[article id="1611899"]Kris Allen[/article] might have been a stranger to "American Idol" fans before the [article id="1606067"]top 36 performance shows[/article], but three months later, he was crowned [article id="1611893"]the show's new champion[/article].
How did he do it? We caught up with the 23-year-old newlywed from Conway, Arkansas, to talk about his under-the-radar journey, whether he'll be going country and what Kanye West said about [article id="1611249"]his version of "Heartless."[/article]
Q: After you were announced as the winner, you said Adam Lambert deserved to win. Why did you say that?
A: I still feel that way. I feel like Adam deserved it just as much as I did. He was the most consistent person all year, he's one of the most gifted performers I've ever met, he's really just a great guy. We became great friends, and we told each other that day, "You deserve it," and he shot it back at me. I think it could have gone either way, and America could not have gotten it wrong.
Q: During Tuesday night's performance finale, the judges seemed to not really comment on your performances of the coronation song, "No Boundaries." Why do you think that was?
A: After that last song, I don't think me or Adam were happy with our performances at all. I think that they were not trying to judge us on that song, more than anything, and just judge us on the year, which was kind of nice. It felt great to be judged on what we've done throughout the year and not exactly what we'd done on that song.
Q: Do you have any plans to change up "No Boundaries" to make it fit your style a little more?
A: The track is out for sale right now, so there's not much we can do for it. The track actually sounds really good; I listened to it. But doing the live performances, I've kinda been doing them just acoustically, just on guitar and maybe piano. It fits me a little bit better. The song is good. They kind of have some stipulations on what they're supposed to do with these songs. They have to write the words a certain way. It's supposed to be this nice feeling. To have your first single not be something you were a part of writing, it's a little bit weird, but I can't complain.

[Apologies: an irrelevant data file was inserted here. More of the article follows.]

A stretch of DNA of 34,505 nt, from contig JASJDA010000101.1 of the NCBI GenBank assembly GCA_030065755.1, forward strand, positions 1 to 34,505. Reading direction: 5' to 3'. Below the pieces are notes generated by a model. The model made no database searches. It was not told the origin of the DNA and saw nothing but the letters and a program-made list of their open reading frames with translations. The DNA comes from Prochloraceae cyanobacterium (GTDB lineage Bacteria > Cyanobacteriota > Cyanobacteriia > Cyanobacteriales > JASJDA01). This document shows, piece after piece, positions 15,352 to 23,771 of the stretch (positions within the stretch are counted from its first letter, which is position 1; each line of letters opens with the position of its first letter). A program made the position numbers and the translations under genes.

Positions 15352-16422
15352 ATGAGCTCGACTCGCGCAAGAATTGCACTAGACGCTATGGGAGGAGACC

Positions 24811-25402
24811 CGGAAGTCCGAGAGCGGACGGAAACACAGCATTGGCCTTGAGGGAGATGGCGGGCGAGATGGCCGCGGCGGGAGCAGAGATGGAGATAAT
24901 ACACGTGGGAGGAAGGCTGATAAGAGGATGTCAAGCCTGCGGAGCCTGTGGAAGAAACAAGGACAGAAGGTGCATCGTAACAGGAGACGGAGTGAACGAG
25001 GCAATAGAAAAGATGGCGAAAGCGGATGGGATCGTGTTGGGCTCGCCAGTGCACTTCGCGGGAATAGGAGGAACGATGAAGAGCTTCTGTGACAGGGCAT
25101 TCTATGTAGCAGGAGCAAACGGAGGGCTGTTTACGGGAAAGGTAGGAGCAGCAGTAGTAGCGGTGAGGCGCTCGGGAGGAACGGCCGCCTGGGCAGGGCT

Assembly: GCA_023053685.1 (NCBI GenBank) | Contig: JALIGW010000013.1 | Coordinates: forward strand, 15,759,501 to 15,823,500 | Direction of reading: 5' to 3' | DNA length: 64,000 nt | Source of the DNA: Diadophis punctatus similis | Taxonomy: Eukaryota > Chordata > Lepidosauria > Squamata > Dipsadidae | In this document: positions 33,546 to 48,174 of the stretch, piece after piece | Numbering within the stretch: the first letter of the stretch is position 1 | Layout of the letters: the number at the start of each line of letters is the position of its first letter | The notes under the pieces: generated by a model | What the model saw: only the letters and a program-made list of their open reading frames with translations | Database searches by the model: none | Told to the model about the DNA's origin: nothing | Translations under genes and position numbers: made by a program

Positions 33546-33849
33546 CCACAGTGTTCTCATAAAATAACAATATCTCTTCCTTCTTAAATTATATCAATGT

Q: What kind of music do you see yourself putting out?
A: For me, I felt like I did exactly what I wanted to do on the show that I would want to do on a record. ... When I went on the show and did "Ain't No Sunshine," I felt like that's the kind of stuff I wanted to do, stuff that kind of has that feel, stuff that kind of moves people.
Q: After your duet with Keith Urban on Wednesday, are you thinking about going in a country direction with your debut?
A: I was actually afraid of that. For me, I don't feel like I would go that country way. That's not my type of music and that's not the feeling that I want in my album. But we had a great time together. He was a great guy, and I respect him so much as an artist and musician.
Q: How did you decide to rework Kanye West's "Heartless"?
A: We got to do whatever we wanted to do, as long as it got cleared. I was listening to the Kanye album, because I think it's great, and the song came across, and I was just like, "What if I did this song and made it my own?" And I was just like, "You know what? I'm not gonna ask anybody about it, I'm just gonna go for it and be bold and be risky." I did it, and I think it got a lot of good reviews. I was really excited that I got to do something like that, because I think it showed people what I could do.
Q: Did you hear anything about Kanye's response to your version?
A: I haven't heard from him, obviously. But I have heard some other people say that he blogged about it and put the video up of me on his blog. That really meant a lot.
Q: Was your wife angry after Simon said you should have hidden her away to garner more female fans?
A: Absolutely not. She had actually been saying that kind of stuff before. She was like, "I don't know if you need to mention me." She was trying to look out for me as well.
Q: Your top 36 performance was one of the first times we saw you on the show. Were you frustrated by your lack of exposure in the audition and Hollywood rounds?
A: I think there's a little bit of, "Wow, they're not showing me." But it was more shock than anything, because I felt like I had done my thing and a lot of other people had gotten shown. For me, that's kind of the way I live my life. I'm kinda laid-back and low-key, and every once in a while, I'll stick my head out. So that's kind of how I did the competition, and it seemed to work out, so I can't be mad at that.
Q: What is your goal as an artist?
A: For me, the only thing I really want to do is just be respected in the music industry and my music be respected. Whether that means selling albums or winning Grammys or just people liking your music, that's all I really wanna do.
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